Since the pandemic has changed everything, let’s dive into a more interesting, pre-pandemic example. I tend to do one pie chart per season, since my activity list often changes with the seasons. So. Here are my list of categories and a rough estimate of hours for a typical (pre-pandemic) winter:

ActivityHours Per Week
Working Out5-7
Working From Home20
Working From The Office20
Kid Duty (Pickup/Dance/Tennis/Running Errands)6
Skiing16
Apres-Ski4-8
Date Night (or going out with girlfriends)3-4
Evenings at home/lounging16-20
Momming at home (cooking breakfast, lunch, dinner, bills, picking up the house, etc)16
Cost-per-wear helps us stick to a budget + reduces waste by cutting down on unnecessary purchases. Shopping with cost-per-wear in mind is the 1st step in creating a closet that truly works.

The first thing I notice is that the bulk of my hours are spent at home: Whether I’m momming at home (this is the cooking and cleaning and bill paying, etc.,), spending an evening cuddled up with the fam, or working from home…I spend a decent amount of time at home in the winter. So for cost-per-wear calculations, anything that I’ll honestly be happy wearing around the house is a safe bet for my lifestyle. Which means, YES: spending money on cute sweatpants does make sense. (I’d also throw workout gear into this category as well.)

The second thing I notice is that we spend a ton of time skiing and doing the après-ski thing. So yeah — cute (and functional) ski gear also makes sense for my lifestyle.

Lastly, pieces that I can wear to work aaaand maybe transition into a night out are also solid choices. But the fancy, date-night only pieces are clearly NOT my top need.


Cost-Per-Wear Calculations In Action: 2 Real-life Examples

Example 1: Affordable Sequin Cocktail Dress vs. Expensive Silk Slip Dress

The sales around this time of year are always nuts. And since my birthday is in the winter, I often find myself looking for…something pretty. While my actual ‘find’ — the thing that draws me in — may change each year…it almost always starts with some sort of gorgeous, on-sale dress. (Cue ominous music…remember my pie chart of life?)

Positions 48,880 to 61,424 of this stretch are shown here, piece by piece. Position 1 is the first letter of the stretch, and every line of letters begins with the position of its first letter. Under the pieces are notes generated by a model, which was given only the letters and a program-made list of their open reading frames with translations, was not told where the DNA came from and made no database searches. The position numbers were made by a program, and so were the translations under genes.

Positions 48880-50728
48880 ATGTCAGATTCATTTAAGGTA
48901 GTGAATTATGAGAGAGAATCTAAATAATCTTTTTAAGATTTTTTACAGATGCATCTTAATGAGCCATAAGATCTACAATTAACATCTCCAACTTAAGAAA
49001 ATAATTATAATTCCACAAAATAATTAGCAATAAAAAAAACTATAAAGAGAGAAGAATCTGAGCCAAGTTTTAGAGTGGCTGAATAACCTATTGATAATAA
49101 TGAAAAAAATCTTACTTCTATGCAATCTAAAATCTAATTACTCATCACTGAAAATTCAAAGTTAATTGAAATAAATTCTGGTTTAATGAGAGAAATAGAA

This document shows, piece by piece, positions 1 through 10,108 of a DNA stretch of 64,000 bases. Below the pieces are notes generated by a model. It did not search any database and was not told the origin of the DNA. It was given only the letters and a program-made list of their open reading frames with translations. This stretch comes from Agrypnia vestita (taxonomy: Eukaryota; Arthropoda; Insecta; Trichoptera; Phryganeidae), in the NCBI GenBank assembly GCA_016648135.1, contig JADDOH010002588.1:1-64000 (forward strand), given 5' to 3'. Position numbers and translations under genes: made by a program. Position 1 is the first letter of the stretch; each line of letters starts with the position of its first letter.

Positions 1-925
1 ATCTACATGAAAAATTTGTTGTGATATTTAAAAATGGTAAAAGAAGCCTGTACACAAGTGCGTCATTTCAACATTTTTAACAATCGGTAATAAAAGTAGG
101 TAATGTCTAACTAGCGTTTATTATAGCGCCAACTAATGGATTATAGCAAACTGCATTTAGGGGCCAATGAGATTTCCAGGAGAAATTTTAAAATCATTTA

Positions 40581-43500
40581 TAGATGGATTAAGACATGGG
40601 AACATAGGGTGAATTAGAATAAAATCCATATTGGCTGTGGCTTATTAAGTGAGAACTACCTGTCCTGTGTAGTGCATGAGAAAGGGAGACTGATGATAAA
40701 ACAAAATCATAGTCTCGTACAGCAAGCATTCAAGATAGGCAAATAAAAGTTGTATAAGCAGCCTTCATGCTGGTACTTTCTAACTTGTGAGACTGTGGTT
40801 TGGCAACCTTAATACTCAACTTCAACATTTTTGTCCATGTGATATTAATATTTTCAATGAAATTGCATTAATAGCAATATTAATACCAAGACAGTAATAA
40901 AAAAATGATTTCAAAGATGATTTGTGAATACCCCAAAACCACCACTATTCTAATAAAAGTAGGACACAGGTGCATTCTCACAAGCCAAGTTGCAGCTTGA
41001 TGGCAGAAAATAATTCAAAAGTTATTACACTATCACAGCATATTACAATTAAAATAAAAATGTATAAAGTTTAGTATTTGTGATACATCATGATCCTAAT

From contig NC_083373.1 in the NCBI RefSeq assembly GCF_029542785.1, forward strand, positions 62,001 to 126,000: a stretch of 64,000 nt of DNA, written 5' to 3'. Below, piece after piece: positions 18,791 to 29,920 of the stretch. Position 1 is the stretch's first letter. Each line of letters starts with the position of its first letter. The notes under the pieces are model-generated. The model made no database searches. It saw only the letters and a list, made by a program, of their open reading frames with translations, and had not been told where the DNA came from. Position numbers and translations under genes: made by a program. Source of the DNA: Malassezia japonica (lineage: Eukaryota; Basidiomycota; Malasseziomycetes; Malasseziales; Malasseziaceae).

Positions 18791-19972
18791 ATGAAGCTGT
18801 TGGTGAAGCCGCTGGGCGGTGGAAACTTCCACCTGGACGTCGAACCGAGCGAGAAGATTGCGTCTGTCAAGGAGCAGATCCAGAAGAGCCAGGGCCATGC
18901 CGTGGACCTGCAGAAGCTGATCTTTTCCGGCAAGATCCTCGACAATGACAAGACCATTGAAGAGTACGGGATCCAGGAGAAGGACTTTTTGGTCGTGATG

So. For argument’s sake, let’s use this cute sequin dress. It’s currently on sale for $123 — down from $410. Sooooo tempting, right?

OK. Let’s pretend I have a birthday event coming up (ignoring the pandemic for the moment), and maybe I’d also wear this dress for Valentine’s Day…or perhaps for NYE next year? But that’s pretty tough to say, so let’s just assume that I’d, most likely, just wear this dress twice this year. Based on The Pie Chart of My Life, that’s all I can safely commit to.

So the cost-per-wear of this dress in 2021 would likely be $123/2 = $61.50.

If I have nothing else to wear to my birthday event…$61.50 might be worth it. It’s in the ballpark of the cost of renting a dress. So now I need to decide if this is the type of dress I need in my closet– is this the type of dress that will prevent me from buying additional dresses in the future?

We already know — from My Pie Chart of Life — that my slice of time for wearing fancy dresses is pretty small. But it does exist. So. How often will I actually wear this dress?